From: crankn101
22-Oct-13
I expect a short recovery. Maybe its just me...

From: pointingdogs
22-Oct-13
Cord.. I second your thoughts

good luck to all, the dog

From: frogdipper
22-Oct-13
I have shot through a shoulder blade and had a passthrough with a 50# longbow with a 500 grain arrow...and I have hit shoulder with a 60# compound with a 560 grain arrow and had an inch of penetration. It's a crapshoot on shoulderblade shots...what's the angle? what part of the shoulder bone did you hit, the thin part, or thick part with the ridge on it? I will avoid shooting into shoulderblades as much as possible.

From: Knife2sharp
22-Oct-13
Front leg forward brings the scaplula down. Next time you skin a deer, move the front leg forward and back. You will see when the front leg is back, it opens up vitals even more.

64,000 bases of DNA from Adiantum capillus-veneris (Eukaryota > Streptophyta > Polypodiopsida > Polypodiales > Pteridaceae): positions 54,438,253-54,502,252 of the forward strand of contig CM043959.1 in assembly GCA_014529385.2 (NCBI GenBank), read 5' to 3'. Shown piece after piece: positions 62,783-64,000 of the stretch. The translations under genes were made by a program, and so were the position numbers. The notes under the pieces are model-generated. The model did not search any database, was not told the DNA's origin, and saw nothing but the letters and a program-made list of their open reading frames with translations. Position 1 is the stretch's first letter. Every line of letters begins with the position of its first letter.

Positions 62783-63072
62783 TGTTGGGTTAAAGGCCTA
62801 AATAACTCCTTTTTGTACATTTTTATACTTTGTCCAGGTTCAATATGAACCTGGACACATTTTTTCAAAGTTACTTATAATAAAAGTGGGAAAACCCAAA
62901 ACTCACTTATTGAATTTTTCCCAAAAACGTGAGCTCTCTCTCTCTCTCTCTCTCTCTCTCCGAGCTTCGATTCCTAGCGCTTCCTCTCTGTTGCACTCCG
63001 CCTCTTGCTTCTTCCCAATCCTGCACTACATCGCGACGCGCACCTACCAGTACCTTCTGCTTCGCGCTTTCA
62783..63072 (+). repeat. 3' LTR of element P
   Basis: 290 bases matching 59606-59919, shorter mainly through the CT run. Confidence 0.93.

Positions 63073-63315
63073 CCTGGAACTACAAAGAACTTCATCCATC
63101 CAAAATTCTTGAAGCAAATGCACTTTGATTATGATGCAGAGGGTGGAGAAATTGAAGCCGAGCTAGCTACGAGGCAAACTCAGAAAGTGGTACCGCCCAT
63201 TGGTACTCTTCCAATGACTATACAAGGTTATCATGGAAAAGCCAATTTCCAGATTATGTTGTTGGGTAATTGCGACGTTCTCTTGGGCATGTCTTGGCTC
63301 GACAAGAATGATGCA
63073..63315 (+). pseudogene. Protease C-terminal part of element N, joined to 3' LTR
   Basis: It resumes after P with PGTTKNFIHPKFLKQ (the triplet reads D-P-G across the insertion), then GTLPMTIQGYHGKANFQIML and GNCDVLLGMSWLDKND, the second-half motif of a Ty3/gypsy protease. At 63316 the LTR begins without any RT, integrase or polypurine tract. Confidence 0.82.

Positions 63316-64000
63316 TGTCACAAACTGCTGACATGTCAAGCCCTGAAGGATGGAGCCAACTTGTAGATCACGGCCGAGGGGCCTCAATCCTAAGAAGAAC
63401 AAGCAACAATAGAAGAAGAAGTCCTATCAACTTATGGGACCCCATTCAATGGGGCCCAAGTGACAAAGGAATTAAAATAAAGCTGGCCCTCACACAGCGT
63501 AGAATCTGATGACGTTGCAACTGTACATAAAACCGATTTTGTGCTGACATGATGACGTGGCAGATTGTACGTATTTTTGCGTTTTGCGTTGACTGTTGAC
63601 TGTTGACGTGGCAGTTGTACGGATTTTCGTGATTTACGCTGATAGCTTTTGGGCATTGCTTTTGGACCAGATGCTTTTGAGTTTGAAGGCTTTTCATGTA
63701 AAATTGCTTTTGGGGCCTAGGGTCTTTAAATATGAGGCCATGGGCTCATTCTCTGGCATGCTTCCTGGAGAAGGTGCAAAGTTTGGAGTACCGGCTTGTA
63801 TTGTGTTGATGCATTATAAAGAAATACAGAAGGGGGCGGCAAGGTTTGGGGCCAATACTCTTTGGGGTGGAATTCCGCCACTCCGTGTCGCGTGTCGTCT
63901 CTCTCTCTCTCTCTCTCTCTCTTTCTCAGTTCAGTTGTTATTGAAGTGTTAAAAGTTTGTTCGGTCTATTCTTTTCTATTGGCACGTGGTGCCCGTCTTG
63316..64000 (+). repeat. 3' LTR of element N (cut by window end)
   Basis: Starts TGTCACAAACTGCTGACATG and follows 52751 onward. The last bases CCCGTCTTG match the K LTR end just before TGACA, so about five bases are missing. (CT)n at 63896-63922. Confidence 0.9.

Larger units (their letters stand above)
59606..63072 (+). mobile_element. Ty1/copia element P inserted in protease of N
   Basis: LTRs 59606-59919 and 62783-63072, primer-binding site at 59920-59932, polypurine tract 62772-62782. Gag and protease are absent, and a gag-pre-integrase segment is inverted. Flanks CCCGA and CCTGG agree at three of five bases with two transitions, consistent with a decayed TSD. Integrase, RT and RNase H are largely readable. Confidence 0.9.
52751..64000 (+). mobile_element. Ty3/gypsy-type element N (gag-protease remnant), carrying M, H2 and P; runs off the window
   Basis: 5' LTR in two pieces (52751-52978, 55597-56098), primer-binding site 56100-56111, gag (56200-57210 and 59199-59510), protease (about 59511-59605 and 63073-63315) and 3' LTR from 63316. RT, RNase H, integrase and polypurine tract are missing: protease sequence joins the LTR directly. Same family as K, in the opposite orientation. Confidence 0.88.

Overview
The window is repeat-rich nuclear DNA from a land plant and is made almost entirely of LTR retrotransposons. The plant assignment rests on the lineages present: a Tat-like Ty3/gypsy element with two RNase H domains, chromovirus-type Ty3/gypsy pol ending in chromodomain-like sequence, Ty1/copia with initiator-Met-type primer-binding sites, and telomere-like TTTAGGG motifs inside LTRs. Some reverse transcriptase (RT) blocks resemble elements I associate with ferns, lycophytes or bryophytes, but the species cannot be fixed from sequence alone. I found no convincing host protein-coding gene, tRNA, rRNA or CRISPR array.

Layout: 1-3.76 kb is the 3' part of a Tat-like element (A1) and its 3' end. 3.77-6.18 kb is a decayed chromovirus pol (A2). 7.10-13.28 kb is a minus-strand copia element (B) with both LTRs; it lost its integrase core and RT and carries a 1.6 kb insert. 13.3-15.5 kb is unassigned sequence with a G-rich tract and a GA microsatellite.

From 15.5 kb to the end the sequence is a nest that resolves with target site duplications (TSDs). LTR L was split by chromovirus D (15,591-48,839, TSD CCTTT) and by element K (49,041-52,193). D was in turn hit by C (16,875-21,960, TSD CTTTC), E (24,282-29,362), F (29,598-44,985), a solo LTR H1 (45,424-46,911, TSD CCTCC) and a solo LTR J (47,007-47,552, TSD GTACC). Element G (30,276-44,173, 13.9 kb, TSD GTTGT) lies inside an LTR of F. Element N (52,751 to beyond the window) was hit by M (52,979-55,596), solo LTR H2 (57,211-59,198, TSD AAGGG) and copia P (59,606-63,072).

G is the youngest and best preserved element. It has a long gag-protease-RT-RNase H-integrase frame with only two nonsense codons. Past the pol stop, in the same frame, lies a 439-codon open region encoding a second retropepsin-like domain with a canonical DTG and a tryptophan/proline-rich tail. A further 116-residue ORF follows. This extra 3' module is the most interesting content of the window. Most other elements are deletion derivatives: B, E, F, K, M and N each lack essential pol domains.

From: Banjo
22-Oct-13
I shot 1 deer thru the shoulderblade at about 33 yds the deer only went about 70 yds and piled up. the arrow went thru the thin part of the shoulderblade and the arrow broke inside the deer but you have to get lucky and miss the parts of the shoulder where the bone is heavier, I wish I would have taken a pic of the shoulder.

From: Sapcut
22-Oct-13
what to expect?

With a 40# bow and light, low FOC arrows, I think you can expect to have a minimal chance at good penetration and recovering the animal.

With a 70# bow and not so heavy, low FOC arrows, I think you will have very little trouble penetrating an onside scapula but trouble exiting far side scapula ridge...but a better chance of recovery the animal than the 40# bow.